The primary endogenous source of CO formation is the enzymatic breakdown of heme by HO (47). Our previous studies suggested that increased HO-derived CO formation contributes to salt-induced hypertension in Dahl salt-sensitive rats (21, 48). This prompted us to examine the contribution of heme-derived CO formation to hypertension in obese ZR. We chose the HO inhibitor ZnDPBG because of its quick tissue distribution (52) and low toxicity. In Sprague-Dawley rats, systemic administration of larger doses (45 μmol·kg−1·12 hr−1 ip) of ZnDPBG increased blood pressure (28) because of decreased central nervous system CO formation and the subsequent increase in sympathetic outflow (25). In the current study, we chose a lower dose of ZnDPBG (25 μmol·kg−1·24 hr−1 ip), which decreases respiratory CO excretion (52) but minimizes central nervous system effects (52). We found that administration of a HO inhibitor, ZnDPBG, reduced respiratory CO excretion and lowered blood pressure in awake, obese ZR. These data suggest that increased HO-derived CO production might contribute to hypertension in obese ZR.
A potential mechanism by which the HO inhibitor could lower the blood pressure in obese ZR is through the improvement of metabolic parameters. Although ZnDPBG treatment did lower LDL cholesterol levels in obese ZR, body weight, as well as the rest of the other metabolic parameters (blood glucose, HbA1c, plasma insulin, total cholesterol, HDL cholesterol, and triglycerides levels) were not significantly affected by the HO inhibitor. These data argue against major metabolic mechanisms for the blood pressure-lowering effect of HO inhibition.
Our previous studies in Dahl salt-sensitive rats suggested that increased heme-derived CO production contributes to salt-induced hypertension (48) by promoting endothelial dysfunction in resistance vessels (21, 48). Decreased endothelium-derived nitric oxide-mediated vasodilation in skeletal muscle arterioles has been suggested to contribute to hypertension in obese ZR (12–14). Thus we decided to examine whether HO-derived CO contributes to arteriolar endothelial dysfunction in obese ZR. We similarly found that responses to an endothelium-dependent vasodilator, ACh, were attenuated in first-order gracilis muscle arterioles isolated from obese ZR. Although ACh is widely used to assess nitric oxide-mediated endothelial function, previous studies suggested that pathological states can impair muscarinic receptor signaling proximal to nitric oxide synthase (46). An alternative method to circumvent this potential feature is to generate nitric oxide by increasing shear forces along the vascular endothelium. We found that skeletal muscle arterioles from obese ZR failed to dilate in response to flow. Because both ACh and flow-induced (26) dilation can be abolished by nitric oxide synthase inhibition, these data suggest that obese ZR show impaired endothelium-dependent nitric oxide-mediated vasodilation.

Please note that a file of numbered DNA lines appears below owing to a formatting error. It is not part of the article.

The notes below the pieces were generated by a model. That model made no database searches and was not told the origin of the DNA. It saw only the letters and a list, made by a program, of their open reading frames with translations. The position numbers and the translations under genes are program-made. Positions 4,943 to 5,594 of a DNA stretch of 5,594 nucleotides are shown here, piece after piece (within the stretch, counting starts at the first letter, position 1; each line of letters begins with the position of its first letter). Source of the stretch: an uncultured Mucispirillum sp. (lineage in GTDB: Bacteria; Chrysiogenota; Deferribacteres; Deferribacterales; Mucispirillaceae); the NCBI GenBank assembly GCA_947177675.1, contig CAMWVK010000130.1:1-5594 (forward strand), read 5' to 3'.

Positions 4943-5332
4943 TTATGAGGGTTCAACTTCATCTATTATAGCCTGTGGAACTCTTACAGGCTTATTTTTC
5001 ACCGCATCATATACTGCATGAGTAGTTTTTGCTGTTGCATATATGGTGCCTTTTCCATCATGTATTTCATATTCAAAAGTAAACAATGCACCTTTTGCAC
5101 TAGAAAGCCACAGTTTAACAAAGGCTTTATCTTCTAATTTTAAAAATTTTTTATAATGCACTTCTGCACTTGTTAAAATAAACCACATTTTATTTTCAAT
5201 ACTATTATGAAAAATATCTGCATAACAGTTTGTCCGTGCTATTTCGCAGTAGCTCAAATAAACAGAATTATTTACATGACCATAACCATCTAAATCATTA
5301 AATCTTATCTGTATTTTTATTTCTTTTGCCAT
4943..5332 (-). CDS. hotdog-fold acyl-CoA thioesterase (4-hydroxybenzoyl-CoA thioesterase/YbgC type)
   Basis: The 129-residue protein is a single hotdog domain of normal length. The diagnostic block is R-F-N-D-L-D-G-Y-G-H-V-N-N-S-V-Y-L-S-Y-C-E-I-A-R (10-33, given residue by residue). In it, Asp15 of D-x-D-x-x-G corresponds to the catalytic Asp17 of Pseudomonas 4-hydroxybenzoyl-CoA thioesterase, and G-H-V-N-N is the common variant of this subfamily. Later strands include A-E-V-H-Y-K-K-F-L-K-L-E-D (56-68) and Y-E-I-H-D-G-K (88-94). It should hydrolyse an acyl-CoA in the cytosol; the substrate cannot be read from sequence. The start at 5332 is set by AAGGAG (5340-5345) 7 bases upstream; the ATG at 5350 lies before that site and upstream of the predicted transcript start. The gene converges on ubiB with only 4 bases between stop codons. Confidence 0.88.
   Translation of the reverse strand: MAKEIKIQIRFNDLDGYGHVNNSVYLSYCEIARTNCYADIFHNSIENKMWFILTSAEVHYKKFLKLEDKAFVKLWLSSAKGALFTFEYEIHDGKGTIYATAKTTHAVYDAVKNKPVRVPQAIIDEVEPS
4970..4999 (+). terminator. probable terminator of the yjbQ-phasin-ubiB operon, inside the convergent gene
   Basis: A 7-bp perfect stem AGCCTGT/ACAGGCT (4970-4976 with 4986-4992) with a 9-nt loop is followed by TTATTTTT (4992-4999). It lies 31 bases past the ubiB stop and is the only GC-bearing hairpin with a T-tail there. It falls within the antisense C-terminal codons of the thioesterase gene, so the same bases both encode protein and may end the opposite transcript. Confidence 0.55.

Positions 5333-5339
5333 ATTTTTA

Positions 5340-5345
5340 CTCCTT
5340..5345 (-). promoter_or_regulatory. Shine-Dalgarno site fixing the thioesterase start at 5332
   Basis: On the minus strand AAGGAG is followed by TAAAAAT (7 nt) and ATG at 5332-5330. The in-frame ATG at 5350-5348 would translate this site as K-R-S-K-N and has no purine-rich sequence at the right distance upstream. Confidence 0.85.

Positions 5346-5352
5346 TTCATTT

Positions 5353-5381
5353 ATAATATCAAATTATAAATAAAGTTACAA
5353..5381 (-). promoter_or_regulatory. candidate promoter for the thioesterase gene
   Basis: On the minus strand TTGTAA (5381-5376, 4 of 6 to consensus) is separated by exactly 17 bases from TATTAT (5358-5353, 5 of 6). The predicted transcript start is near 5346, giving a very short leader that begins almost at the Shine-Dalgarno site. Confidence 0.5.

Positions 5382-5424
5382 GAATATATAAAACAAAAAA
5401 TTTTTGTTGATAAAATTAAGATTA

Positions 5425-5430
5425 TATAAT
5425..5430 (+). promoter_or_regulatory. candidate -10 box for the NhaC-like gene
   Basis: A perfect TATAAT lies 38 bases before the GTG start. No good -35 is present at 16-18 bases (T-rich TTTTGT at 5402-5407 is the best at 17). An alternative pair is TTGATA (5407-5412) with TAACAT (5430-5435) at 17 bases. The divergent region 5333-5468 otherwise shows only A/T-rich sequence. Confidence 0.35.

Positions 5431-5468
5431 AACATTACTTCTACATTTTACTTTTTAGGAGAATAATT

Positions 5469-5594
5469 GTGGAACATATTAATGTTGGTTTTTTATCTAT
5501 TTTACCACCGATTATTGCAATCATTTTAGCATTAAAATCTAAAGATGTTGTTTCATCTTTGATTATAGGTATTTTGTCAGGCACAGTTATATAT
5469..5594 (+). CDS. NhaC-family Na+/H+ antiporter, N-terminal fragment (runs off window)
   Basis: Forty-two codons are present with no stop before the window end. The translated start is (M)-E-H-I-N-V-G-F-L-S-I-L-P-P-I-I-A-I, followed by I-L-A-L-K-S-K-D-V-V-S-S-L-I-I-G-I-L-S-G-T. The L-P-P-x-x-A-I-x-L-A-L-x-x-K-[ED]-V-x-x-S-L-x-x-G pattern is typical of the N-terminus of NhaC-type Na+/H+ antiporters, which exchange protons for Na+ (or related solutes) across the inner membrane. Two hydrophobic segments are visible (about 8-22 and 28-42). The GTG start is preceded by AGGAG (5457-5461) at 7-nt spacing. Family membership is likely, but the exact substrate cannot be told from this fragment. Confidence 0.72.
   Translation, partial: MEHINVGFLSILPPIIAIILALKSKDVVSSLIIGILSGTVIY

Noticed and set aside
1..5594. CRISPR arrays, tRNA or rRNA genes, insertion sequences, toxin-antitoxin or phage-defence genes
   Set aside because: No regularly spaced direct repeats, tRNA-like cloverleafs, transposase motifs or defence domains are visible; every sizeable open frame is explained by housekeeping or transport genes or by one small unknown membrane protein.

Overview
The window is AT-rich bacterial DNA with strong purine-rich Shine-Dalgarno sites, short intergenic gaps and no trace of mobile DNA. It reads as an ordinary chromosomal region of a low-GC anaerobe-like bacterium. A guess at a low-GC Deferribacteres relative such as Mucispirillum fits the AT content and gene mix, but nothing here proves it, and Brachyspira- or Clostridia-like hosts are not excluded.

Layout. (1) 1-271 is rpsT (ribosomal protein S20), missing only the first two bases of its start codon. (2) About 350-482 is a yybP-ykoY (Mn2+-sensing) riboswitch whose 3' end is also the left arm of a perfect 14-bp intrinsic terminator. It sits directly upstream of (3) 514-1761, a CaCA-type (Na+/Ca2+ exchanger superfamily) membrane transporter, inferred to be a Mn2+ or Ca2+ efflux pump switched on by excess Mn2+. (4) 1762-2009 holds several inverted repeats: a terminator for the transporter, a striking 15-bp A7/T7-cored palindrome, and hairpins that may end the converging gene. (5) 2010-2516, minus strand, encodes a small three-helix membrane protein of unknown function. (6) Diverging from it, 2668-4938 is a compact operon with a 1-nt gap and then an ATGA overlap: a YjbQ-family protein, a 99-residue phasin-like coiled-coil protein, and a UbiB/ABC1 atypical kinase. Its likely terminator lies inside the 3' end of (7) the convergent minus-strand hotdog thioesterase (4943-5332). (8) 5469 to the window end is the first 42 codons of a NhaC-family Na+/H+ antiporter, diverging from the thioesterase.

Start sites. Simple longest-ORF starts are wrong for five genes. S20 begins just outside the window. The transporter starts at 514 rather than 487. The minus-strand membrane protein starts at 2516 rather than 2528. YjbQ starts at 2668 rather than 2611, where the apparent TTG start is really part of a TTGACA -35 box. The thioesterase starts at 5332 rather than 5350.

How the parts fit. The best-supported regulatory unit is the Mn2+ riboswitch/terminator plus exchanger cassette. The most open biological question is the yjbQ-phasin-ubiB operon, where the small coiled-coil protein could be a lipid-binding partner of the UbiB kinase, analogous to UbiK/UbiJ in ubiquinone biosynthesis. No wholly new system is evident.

To test whether HO contributes to endothelial dysfunction in obese ZR, we used another inhibitor, CrMP. This metalloporphyrin is a selective (3) and photostable (51) inhibitor of HO activity, which was reported to decrease CO formation in rat first-order gracilis muscle arterioles (57). We found that acute in vitro application of this HO inhibitor restored ACh and flow-induced vasodilator responses in obese ZR and abolished the differences between lean and obese ZR arterioles. These data suggest that a vascular HO product contributes to endothelial dysfunction in obese ZR.